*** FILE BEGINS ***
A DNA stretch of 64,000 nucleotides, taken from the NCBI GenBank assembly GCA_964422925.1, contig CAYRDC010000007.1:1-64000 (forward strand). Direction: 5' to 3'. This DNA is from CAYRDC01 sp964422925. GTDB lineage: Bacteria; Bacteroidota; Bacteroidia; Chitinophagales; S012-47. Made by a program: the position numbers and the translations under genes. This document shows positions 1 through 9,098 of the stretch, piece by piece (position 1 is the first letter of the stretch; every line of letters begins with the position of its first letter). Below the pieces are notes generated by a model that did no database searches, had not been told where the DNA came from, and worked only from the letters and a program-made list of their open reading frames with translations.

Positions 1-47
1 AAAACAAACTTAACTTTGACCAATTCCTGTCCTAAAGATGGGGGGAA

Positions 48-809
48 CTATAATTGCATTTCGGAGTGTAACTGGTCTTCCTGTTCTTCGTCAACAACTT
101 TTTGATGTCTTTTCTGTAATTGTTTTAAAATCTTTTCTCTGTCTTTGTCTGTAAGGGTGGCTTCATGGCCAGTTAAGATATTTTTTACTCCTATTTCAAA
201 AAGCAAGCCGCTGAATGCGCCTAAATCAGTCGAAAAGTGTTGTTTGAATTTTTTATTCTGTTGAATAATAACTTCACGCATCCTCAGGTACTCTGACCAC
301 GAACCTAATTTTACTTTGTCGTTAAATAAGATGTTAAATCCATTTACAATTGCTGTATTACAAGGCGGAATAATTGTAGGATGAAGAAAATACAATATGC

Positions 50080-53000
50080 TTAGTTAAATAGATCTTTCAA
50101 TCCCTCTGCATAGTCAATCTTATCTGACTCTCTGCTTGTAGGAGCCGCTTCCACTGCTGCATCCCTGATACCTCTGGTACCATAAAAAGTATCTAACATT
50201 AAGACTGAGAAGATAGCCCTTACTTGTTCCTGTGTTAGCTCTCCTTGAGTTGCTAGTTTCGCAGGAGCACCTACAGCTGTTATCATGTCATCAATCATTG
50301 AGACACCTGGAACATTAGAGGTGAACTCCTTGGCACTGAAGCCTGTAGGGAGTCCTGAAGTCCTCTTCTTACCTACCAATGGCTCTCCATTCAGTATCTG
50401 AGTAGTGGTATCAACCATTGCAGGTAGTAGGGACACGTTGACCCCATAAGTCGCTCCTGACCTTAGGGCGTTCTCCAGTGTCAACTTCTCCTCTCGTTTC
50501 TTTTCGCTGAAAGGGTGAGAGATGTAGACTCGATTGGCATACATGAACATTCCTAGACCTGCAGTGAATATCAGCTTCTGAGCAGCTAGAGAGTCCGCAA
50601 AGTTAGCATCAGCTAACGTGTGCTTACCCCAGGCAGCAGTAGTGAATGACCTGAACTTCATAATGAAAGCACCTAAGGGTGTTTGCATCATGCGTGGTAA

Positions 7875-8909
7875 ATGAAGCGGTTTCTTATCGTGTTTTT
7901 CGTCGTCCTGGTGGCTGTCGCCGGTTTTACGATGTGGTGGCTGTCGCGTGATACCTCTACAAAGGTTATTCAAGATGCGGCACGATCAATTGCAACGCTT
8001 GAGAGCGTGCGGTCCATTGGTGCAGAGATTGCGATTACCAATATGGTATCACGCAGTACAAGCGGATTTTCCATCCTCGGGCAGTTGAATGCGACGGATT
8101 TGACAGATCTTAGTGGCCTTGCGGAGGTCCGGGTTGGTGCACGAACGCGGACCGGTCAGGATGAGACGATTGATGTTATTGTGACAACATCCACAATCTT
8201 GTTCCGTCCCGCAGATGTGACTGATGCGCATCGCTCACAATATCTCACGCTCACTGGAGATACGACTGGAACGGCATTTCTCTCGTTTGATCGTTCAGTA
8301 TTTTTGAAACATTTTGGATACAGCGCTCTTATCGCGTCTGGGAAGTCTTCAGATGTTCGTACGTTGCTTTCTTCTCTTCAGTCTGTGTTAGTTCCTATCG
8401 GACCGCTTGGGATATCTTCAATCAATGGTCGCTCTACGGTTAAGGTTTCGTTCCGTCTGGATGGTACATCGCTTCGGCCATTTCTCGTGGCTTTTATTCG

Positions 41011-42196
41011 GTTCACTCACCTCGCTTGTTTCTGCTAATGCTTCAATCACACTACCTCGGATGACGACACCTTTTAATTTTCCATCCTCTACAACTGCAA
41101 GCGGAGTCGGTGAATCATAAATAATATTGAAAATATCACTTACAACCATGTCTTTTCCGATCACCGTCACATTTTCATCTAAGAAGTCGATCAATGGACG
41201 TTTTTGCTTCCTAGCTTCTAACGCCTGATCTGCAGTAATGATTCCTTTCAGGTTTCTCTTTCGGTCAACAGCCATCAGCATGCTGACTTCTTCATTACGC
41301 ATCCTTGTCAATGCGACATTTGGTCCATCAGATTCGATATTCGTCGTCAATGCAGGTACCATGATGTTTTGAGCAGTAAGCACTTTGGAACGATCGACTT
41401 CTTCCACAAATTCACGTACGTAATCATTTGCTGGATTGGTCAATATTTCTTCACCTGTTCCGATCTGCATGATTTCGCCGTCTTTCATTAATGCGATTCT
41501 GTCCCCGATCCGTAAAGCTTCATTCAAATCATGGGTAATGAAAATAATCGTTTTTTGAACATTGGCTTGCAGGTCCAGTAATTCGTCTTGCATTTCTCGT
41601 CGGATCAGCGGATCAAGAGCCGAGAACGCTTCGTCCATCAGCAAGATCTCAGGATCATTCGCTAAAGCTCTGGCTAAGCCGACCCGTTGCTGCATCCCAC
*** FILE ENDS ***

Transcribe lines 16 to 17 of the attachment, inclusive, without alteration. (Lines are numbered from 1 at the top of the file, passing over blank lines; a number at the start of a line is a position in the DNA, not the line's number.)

50601 AGTTAGCATCAGCTAACGTGTGCTTACCCCAGGCAGCAGTAGTGAATGACCTGAACTTCATAATGAAAGCACCTAAGGGTGTTTGCATCATGCGTGGTAA

Positions 7875-8909